For thosewilling to endure a little pain for their pleasure, consider the O-Shot. We asked Robert H. Cohen, M.D., a cosmeticsurgeon in Los Angeles who performs the procedure, how it works: After drawingblood from your arm, a doctor separates out the nutrient-rich platelets andthen reinjects them into two spots—in the anterior wall of the vagina, wherethe G-spot is, and in the clitoris. (Don’t panic, Dr. Cohen applies a topical anesthesia beforehand.) Theresult: Dr. Cohen says is patients have reported a three- to fourfold increasein the number of orgasms they have, and he adds, the shot can even help withthings like incontinence, dryness, sexual dysfunction, and lack ofsensitivity. Results vary, but Dr. Cohensays they can last eight months or longer.
Rebecca Norris, 26, a writer in New York City, got herO-Shot at a med-spa in Manhattan and was very pleasantly surprised withthe outcome. “Before the treatment I waspretty much incapable of orgasming from penetration, whether during sex or on asolo mission, “she says. “The fact thatit immediately felt like I was on the edge without the slightest bit ofclitoral stimulation was an incredible feeling.” She got the shot in January, and the resultswere still going strong a month later. “Not being able to climax has given me my fair share of anxiety in thepast,” she says. “To be able to get lostin the physical feelings is a gift.”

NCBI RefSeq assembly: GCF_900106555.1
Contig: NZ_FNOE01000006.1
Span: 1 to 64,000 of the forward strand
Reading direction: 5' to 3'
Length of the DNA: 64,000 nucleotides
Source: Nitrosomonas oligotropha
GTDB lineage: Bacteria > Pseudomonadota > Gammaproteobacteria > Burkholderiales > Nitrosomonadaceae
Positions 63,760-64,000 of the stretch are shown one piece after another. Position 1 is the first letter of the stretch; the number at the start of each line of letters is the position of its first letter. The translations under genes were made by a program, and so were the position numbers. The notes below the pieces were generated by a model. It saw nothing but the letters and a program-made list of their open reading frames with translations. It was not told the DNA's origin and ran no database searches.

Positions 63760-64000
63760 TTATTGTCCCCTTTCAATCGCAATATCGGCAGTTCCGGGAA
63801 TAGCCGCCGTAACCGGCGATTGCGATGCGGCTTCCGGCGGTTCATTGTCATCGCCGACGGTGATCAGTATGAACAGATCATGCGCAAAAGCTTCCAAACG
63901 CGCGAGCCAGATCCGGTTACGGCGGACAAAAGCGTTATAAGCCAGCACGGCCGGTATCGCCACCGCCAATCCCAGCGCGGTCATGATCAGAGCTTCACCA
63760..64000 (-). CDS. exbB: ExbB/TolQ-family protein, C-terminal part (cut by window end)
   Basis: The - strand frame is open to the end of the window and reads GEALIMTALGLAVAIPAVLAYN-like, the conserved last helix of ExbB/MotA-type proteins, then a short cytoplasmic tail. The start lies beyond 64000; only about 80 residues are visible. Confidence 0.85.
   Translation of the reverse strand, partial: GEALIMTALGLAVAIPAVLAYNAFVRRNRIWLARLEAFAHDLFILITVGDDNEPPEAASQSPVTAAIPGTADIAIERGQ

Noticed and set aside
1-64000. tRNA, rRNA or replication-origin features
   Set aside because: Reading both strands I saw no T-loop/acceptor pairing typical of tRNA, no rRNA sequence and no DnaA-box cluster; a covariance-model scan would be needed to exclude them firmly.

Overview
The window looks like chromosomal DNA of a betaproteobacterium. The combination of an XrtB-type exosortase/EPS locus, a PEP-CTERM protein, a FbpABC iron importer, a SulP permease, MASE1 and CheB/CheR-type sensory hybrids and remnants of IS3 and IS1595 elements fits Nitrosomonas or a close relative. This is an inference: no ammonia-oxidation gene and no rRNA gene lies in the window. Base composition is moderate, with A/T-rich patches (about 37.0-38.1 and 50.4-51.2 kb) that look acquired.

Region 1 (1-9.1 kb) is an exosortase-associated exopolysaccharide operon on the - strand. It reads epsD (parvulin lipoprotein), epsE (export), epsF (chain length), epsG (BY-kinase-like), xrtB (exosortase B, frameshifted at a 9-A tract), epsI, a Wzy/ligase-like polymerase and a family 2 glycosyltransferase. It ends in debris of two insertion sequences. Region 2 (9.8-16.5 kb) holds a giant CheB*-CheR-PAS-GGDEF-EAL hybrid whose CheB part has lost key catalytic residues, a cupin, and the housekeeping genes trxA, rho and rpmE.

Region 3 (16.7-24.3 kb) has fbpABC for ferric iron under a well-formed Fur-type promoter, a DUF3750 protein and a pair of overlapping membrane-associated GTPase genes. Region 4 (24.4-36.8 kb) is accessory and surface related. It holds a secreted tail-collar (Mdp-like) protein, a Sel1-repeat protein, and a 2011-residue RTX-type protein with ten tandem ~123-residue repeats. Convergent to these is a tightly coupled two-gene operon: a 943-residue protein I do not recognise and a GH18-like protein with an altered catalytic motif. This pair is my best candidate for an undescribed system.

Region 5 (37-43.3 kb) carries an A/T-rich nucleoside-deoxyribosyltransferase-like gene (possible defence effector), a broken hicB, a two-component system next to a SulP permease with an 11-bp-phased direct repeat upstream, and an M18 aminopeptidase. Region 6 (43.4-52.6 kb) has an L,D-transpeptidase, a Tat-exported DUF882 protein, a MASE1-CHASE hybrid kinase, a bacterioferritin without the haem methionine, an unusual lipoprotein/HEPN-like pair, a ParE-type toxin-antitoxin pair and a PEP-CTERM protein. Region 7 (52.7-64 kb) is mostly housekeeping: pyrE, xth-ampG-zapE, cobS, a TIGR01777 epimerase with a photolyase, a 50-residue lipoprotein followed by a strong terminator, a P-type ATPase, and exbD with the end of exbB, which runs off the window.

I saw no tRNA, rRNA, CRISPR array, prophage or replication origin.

But many doctors are not convinced. The O-Shot hasn’t been approved by the FDA,and “anything with needles has a risk of bleeding and infection, which can leadto scars and injury to the nerves that are there,” says Kate White, M.D., assistantprofessor of obstetrics and gynecology at Boston University. “It needs a lot of research before I’drecommend it. Besides, the O-Shot—aswell as cosmetic gynecology procedures like labiaplasty and vaginalrejuvenation—tries to tell women there’s something wrong that they need to paymoney to have fixed. Our bodies come inall shapes, sizes, forms, and colors. That goes for our orgasms too.”